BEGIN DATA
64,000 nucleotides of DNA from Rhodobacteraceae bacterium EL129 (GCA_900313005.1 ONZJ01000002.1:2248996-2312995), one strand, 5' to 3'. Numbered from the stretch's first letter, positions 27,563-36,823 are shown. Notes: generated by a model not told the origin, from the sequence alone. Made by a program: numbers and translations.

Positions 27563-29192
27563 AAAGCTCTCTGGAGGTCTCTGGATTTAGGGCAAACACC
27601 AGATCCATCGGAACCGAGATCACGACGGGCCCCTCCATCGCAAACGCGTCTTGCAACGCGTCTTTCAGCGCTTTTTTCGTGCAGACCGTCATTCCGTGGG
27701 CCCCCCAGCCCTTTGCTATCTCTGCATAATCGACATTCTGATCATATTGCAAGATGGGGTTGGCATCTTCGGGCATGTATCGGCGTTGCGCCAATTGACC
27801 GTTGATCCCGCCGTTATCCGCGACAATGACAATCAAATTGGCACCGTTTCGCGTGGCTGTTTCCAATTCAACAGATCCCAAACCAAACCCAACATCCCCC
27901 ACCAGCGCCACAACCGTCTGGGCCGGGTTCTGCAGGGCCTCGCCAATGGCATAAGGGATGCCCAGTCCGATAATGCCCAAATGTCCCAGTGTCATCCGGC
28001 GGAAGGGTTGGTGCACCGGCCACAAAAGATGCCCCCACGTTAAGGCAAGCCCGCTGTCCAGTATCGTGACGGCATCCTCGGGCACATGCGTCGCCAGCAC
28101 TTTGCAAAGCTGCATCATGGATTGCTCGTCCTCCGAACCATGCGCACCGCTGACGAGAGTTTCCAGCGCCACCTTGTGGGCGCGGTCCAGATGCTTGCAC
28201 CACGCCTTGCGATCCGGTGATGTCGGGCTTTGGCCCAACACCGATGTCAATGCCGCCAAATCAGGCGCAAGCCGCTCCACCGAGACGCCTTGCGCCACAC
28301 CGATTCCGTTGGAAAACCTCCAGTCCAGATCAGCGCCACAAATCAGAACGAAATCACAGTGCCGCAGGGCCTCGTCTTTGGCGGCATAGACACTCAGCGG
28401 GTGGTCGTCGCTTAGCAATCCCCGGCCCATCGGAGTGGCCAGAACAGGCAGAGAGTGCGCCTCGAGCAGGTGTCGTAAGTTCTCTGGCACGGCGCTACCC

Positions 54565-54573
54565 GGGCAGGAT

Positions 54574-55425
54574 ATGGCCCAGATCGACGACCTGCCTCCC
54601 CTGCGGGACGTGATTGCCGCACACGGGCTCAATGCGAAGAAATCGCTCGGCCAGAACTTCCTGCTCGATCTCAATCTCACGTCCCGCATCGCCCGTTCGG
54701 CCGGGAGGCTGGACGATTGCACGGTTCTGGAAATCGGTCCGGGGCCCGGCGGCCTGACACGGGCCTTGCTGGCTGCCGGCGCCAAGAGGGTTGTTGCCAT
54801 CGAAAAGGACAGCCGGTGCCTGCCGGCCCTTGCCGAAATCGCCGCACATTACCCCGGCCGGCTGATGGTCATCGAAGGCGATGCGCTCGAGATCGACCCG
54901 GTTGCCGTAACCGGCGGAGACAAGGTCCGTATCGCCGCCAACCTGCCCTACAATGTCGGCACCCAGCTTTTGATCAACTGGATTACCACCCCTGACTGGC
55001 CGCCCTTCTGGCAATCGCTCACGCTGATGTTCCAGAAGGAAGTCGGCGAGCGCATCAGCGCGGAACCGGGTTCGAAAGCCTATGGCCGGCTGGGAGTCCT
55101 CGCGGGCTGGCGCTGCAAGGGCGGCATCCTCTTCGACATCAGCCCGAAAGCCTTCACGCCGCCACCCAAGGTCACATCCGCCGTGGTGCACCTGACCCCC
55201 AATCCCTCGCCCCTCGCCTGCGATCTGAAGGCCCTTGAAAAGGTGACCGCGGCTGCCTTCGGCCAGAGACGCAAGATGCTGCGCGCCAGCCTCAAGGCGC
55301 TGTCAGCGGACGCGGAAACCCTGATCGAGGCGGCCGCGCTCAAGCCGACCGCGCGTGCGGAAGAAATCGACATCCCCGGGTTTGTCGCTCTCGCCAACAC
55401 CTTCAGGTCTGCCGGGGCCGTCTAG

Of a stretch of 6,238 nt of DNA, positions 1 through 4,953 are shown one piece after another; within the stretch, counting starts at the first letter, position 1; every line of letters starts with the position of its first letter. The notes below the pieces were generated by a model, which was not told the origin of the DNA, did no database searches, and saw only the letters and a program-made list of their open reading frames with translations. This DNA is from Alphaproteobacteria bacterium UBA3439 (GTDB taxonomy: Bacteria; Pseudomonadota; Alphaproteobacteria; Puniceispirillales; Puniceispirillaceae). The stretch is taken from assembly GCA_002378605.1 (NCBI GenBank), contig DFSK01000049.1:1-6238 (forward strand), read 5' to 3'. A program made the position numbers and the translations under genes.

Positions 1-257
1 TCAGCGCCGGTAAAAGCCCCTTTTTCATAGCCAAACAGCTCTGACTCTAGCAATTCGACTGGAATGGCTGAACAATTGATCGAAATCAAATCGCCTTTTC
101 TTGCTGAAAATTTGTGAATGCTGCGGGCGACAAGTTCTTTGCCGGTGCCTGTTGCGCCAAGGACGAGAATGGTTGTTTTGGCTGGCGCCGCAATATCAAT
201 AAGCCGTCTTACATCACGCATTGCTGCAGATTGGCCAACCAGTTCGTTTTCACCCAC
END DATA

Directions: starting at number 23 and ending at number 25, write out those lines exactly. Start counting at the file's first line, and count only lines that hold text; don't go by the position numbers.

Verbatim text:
55201 AATCCCTCGCCCCTCGCCTGCGATCTGAAGGCCCTTGAAAAGGTGACCGCGGCTGCCTTCGGCCAGAGACGCAAGATGCTGCGCGCCAGCCTCAAGGCGC
55301 TGTCAGCGGACGCGGAAACCCTGATCGAGGCGGCCGCGCTCAAGCCGACCGCGCGTGCGGAAGAAATCGACATCCCCGGGTTTGTCGCTCTCGCCAACAC
55401 CTTCAGGTCTGCCGGGGCCGTCTAG